Upon relocating to her building’s executive floor after a promotion, a former CFO explains why she moved back to the floor of her previous department.
When I took my first Chief Financial Officer (CFO) position, I had the normal trepidations. Can I do the job? Am I in over my head? And ultimately, what was I thinking? However, I also had a unique situation in that the professionals who were now reporting to me had been my peers the day before.
New questions surfaced. How would they respond to reporting to me, and taking direction and having me lead the organization? Would we still be friends, or had that gone by the wayside with the promotion?
After the first few days, I realized the friendships would survive. Now, the open question for me was, would they take direction? How would I lead this team? Could I be their leader?
There are a few times in your professional career where you are lucky enough to get the opportunity to work with some incredibly brilliant and talented individuals. This was that time for me. I had the fortune of having that individual on my team. No surprise, he is a West Point and MIT graduate and to this day is one of the most impressive professionals I have had the opportunity to work with. It was from him that I learned what it means to be a leader.
“Leadership is 90 percent being there,” he told me the day I assumed the CFO role. Pretty simple words when you think about it, but what do they mean? Many times, when you take a C-level role, you get a new office, maybe a new parking space or some other distinguishing perk. Mine was the new office on the Executive floor. I had always been with my team on the Finance & Accounting floor, and now was faced with a move.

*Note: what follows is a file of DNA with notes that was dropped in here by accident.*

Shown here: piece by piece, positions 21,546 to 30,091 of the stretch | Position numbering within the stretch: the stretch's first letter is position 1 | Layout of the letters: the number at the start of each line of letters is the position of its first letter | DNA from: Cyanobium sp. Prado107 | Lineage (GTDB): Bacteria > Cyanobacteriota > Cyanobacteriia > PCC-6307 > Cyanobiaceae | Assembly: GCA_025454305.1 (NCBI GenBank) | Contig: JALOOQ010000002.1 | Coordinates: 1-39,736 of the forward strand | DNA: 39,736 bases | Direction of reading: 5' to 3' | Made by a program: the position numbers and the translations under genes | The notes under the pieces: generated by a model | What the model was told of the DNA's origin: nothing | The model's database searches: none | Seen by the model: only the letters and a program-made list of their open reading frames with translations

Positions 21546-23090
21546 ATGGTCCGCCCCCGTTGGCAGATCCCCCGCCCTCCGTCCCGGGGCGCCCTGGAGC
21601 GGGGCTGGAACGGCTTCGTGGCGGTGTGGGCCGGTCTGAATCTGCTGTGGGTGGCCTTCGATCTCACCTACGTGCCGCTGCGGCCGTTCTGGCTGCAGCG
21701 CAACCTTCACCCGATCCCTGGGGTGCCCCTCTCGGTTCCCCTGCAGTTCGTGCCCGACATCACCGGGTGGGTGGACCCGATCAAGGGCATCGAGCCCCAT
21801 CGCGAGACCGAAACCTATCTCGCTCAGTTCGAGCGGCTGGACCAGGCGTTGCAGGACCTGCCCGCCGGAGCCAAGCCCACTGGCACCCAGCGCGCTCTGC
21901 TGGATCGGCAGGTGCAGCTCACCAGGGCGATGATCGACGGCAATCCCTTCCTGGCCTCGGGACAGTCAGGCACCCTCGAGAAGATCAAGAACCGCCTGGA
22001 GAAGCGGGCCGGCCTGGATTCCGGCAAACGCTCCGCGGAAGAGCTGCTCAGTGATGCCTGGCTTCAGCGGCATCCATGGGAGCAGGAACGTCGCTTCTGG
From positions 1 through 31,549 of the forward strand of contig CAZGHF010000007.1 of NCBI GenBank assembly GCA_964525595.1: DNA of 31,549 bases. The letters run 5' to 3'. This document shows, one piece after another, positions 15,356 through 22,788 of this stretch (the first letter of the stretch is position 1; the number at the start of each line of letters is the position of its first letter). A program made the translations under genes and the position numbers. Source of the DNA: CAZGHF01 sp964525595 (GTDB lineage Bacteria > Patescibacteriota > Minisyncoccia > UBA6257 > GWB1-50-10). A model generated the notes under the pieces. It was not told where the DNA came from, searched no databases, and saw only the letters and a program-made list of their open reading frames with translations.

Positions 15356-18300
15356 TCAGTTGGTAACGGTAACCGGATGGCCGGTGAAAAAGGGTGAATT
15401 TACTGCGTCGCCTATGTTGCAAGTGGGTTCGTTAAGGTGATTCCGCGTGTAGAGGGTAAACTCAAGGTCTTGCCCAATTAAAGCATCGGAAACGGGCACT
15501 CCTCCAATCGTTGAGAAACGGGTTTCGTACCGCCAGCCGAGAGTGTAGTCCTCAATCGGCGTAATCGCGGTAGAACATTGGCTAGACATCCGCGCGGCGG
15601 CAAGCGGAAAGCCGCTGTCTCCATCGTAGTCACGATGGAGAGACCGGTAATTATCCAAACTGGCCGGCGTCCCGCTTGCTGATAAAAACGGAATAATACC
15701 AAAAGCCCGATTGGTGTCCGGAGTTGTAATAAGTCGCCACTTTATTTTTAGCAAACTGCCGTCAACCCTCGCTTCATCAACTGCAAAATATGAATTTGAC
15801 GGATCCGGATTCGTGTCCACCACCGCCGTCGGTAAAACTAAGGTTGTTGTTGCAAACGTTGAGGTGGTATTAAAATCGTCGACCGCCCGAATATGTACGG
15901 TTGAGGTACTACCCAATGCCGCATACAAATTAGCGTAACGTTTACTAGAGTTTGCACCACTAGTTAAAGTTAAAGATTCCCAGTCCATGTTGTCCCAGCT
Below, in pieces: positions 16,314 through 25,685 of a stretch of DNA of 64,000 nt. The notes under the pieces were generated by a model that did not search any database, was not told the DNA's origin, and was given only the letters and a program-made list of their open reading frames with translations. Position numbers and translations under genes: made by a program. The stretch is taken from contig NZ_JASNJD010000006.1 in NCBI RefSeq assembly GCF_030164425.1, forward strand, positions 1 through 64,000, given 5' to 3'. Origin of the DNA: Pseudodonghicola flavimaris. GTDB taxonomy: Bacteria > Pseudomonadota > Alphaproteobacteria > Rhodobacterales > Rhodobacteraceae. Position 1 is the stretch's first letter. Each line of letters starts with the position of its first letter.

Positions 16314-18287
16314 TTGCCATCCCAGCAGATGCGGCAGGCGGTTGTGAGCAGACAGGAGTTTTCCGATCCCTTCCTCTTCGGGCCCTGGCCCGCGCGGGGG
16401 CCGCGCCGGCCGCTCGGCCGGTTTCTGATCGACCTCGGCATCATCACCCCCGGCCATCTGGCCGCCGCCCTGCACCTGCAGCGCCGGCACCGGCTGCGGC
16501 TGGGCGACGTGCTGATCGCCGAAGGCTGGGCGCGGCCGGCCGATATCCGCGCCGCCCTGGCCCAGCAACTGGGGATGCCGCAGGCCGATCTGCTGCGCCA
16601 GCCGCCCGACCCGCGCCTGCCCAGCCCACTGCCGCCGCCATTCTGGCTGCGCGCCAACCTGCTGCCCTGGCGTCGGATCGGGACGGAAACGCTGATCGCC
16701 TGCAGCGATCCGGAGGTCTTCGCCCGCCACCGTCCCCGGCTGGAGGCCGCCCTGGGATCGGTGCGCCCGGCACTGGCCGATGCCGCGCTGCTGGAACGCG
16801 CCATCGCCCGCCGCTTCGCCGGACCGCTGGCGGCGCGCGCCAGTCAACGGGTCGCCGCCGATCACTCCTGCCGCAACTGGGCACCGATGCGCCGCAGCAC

This being my first CFO role, I opted for the easy path of moving to the “Exec” floor. The right choice? Hardly.
My team—the team that was working with me, supporting me to help the company achieve the goals and plan that we put in place—all of a sudden, I realized they were not outside my door. I was not talking with them in the breakroom or hallway. They were not just stopping by my office to say hi, catch up and see if there was anything they could do. I had distanced myself from them. Teamwork: That is how companies succeed. And I had just put multiple elevator stops between me and my team.
Finding Common Ground
It was that next week that I moved back to the floor that my team occupied. It was clear to me then that if I wanted my team and me to be successful, I had to be one with my team. This meant the successes and failures. It all goes together.
I cannot say how many times I think about this simple statement: “Leadership is 90 percent being there.” I thank my source every day for sharing that wisdom with me. It changed the way I thought about my role, and, more importantly, made me think about the leader I wanted to be. I want to be a leader who is remembered as being there, with the team, in the good and the bad.
Katy Murray is former CFO of SourceHOV. She was featured in Issue No. 7 of Forefront.